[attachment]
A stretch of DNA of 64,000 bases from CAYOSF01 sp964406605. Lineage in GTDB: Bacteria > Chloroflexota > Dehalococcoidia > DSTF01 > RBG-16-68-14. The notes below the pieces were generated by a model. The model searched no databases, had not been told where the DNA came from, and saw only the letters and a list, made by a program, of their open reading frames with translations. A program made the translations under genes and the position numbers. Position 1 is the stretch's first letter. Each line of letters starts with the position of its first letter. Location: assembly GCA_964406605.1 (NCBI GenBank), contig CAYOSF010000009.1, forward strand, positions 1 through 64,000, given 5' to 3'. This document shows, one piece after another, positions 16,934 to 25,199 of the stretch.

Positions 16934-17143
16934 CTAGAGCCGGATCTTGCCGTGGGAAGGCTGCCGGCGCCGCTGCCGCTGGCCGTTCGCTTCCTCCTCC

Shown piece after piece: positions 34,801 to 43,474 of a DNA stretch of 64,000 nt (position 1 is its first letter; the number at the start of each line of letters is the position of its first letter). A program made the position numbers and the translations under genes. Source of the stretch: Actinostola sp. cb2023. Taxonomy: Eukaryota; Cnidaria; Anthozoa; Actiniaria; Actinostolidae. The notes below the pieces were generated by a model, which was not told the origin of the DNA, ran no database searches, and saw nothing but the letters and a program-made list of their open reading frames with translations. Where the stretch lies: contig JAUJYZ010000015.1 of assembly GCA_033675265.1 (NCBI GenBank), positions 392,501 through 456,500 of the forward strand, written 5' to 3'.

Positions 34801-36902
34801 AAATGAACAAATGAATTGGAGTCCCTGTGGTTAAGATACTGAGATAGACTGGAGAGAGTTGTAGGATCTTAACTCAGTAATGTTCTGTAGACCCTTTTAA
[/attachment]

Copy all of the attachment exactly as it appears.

A stretch of DNA of 64,000 bases from CAYOSF01 sp964406605. Lineage in GTDB: Bacteria > Chloroflexota > Dehalococcoidia > DSTF01 > RBG-16-68-14. The notes below the pieces were generated by a model. The model searched no databases, had not been told where the DNA came from, and saw only the letters and a list, made by a program, of their open reading frames with translations. A program made the translations under genes and the position numbers. Position 1 is the stretch's first letter. Each line of letters starts with the position of its first letter. Location: assembly GCA_964406605.1 (NCBI GenBank), contig CAYOSF010000009.1, forward strand, positions 1 through 64,000, given 5' to 3'. This document shows, one piece after another, positions 16,934 to 25,199 of the stretch.

Positions 16934-17143
16934 CTAGAGCCGGATCTTGCCGTGGGAAGGCTGCCGGCGCCGCTGCCGCTGGCCGTTCGCTTCCTCCTCC

Shown piece after piece: positions 34,801 to 43,474 of a DNA stretch of 64,000 nt (position 1 is its first letter; the number at the start of each line of letters is the position of its first letter). A program made the position numbers and the translations under genes. Source of the stretch: Actinostola sp. cb2023. Taxonomy: Eukaryota; Cnidaria; Anthozoa; Actiniaria; Actinostolidae. The notes below the pieces were generated by a model, which was not told the origin of the DNA, ran no database searches, and saw nothing but the letters and a program-made list of their open reading frames with translations. Where the stretch lies: contig JAUJYZ010000015.1 of assembly GCA_033675265.1 (NCBI GenBank), positions 392,501 through 456,500 of the forward strand, written 5' to 3'.

Positions 34801-36902
34801 AAATGAACAAATGAATTGGAGTCCCTGTGGTTAAGATACTGAGATAGACTGGAGAGAGTTGTAGGATCTTAACTCAGTAATGTTCTGTAGACCCTTTTAA